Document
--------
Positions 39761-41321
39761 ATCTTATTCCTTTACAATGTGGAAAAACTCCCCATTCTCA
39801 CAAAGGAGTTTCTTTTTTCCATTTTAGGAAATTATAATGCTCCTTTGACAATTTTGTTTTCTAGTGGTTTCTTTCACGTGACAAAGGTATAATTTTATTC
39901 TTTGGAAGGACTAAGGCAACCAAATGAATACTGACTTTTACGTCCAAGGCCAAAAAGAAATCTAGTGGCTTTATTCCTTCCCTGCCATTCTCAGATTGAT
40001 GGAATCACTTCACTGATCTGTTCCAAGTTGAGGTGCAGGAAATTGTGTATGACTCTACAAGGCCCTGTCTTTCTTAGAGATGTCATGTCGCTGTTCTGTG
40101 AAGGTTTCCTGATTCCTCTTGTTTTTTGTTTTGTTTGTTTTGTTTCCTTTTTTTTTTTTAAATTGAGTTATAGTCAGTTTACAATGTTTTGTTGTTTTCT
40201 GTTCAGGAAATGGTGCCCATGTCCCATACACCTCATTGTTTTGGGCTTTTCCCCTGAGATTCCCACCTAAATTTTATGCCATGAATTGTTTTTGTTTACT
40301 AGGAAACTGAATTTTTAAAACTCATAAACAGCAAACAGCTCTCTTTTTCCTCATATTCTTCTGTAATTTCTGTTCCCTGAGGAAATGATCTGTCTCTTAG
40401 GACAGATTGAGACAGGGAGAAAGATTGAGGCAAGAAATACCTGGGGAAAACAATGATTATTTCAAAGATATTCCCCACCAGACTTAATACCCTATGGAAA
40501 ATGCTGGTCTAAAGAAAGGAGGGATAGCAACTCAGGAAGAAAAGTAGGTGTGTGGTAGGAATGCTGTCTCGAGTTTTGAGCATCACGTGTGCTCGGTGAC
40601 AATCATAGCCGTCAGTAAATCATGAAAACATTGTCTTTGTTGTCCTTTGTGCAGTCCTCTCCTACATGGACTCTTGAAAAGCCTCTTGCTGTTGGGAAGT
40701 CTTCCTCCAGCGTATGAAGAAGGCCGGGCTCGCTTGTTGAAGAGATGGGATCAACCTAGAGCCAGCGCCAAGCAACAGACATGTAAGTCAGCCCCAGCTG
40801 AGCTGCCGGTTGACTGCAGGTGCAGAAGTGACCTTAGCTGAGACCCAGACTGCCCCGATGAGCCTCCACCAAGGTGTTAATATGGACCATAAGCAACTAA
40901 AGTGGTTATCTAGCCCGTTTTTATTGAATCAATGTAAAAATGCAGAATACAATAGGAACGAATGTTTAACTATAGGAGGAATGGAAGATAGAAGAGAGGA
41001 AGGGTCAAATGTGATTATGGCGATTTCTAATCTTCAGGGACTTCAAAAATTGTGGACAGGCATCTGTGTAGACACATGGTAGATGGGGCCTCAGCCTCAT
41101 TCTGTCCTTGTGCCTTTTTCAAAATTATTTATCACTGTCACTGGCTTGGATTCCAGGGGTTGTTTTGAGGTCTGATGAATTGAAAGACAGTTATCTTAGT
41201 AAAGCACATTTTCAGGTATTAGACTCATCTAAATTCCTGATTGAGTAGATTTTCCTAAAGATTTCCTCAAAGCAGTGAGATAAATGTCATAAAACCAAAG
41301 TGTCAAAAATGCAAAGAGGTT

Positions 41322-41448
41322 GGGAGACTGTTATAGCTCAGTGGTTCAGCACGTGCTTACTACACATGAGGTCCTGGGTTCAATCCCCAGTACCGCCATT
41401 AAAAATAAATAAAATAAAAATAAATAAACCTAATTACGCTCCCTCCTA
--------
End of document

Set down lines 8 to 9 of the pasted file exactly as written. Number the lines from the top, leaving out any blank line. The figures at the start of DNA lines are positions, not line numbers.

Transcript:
40301 AGGAAACTGAATTTTTAAAACTCATAAACAGCAAACAGCTCTCTTTTTCCTCATATTCTTCTGTAATTTCTGTTCCCTGAGGAAATGATCTGTCTCTTAG
40401 GACAGATTGAGACAGGGAGAAAGATTGAGGCAAGAAATACCTGGGGAAAACAATGATTATTTCAAAGATATTCCCCACCAGACTTAATACCCTATGGAAA